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HUD Foreclosure Property Estimate

Discussion in 'Lawn Mowing' started by sgl41377, Oct 4, 2004.

  1. sgl41377

    sgl41377 LawnSite Member
    Posts: 191

    I am have been in business for 6 months and have license and insurance. I have been starting out slow. I am working by myself with two Snapper Lawnmowers, Echo Trimmer, Echo Edger, and Backpack Blower. I just recieved a call from someone who has a business cleaning up houses that are foreclosures. She wanted me to clean up a 1/3 acre lot that has been a little overgrown in the backyard and needs mowing around the front and sides of the house. I am not familiar with how to charge for a job like this. I knew exactly where the property was and actually lived next door to the house for 2 years. I sold the house because the property values were not doing anything. I had to make a decision on price fast because she needed the work done as soon as possible, like tomorrow. So, I spoke to someone I work with who has been doing yards for about a year. He said charge $150. I called her and took the job at $150. Did I make the right decision?
     
    lee b likes this.
  2. Precision

    Precision LawnSite Silver Member
    Posts: 2,995

    not enough info. For overgrown properties the benchmark is what code enforcement charges. If they charge $250 for 1/3 acre then you got ripped. Remember 1 hour on your mower cutting down 3 ft grass is like 4 hours on maintained grass as far as mower life is concerned.

    The realestate person knows exactly what it costs to have the county do it. YOu should learn too.
     
  3. steve122

    steve122 LawnSite Member
    Posts: 208

    Accoring to HUD's officail price list, an initial visit lawn cut on a lot 10,000 to 15,000 sq ft is $85. subsequent visit $50. The sub-contractor who contacted you probably won't even be re-imbursed that full amount, but is obligated to cut the grass as part of the intial services. So, they will pay whatever they feel is a fair price to avoid doing it themselves. Depends on how tall the grass and what equipment you have if you made right decision. Height of grass doesn't matter at all. Time spent on the job vs amount bid will decide if you made right choice.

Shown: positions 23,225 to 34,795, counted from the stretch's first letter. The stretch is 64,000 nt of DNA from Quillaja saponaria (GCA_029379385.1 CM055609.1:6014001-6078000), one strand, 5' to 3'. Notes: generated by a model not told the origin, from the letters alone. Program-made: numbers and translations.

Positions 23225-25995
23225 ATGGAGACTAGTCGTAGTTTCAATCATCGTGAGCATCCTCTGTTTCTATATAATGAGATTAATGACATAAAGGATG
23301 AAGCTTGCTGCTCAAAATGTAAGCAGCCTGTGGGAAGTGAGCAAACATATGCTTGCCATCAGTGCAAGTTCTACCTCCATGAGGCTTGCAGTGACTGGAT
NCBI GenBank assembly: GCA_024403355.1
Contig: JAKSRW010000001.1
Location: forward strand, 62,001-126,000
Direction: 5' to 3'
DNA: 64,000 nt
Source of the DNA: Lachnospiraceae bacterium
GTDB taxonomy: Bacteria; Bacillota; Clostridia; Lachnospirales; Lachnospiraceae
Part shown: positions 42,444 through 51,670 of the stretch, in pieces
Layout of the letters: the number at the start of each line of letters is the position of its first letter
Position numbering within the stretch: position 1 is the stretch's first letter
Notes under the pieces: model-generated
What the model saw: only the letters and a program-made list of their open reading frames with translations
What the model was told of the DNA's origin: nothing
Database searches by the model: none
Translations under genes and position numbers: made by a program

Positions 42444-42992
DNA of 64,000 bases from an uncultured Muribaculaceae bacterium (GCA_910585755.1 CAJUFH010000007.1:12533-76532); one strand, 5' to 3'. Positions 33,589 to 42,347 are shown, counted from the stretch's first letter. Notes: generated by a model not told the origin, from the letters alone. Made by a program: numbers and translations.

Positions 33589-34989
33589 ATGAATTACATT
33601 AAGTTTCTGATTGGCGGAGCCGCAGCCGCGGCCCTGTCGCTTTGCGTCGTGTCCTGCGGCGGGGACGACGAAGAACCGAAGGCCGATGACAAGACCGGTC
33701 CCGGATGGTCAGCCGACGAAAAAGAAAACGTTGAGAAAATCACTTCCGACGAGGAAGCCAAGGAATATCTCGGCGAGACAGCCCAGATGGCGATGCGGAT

lee b likes this.
  4. SellPoint

    SellPoint LawnSite Member
    Posts: 32

    You bid about right. Hud specs are damn cheap and not many people can live off of what they pay. If you bid what the city would charge there would be nine other property preservation companies that will do it for considerably less. Repo stuff is a delicate balance between getting a decent rate and fighting off the scrubs. I've seen guys clean out a house for $200 bucks that would have taken me and another guy two days and a $350 40yd dumpster rental. I can only guess they had a spot in the woods to dump stuff. Initial mows for really tall grass I would charge 2 or 3 times a regular mow charge.
     
  5. dkeisala

    dkeisala LawnSite Senior Member
    Posts: 911

    I've never dealt with HUD but just recently mowed a few properties for a realtor that deals with VA foreclosures. Ocwen mortgage company has the contract with the VA to manage these properties. Maintained them from April through August of this year. Realtor owed me over $800 and just FINALLY got paid last week. It was a nightmare for both me and the realtor in getting the money from Ocwen.

    It was never a question of getting the money but when. Of course, I don't know if HUD is the same but anytime you are dealing with a government entity, often times they pay you when they feel like it.
     
    lee b likes this.
  6. sgl41377

    sgl41377 LawnSite Member
    Posts: 191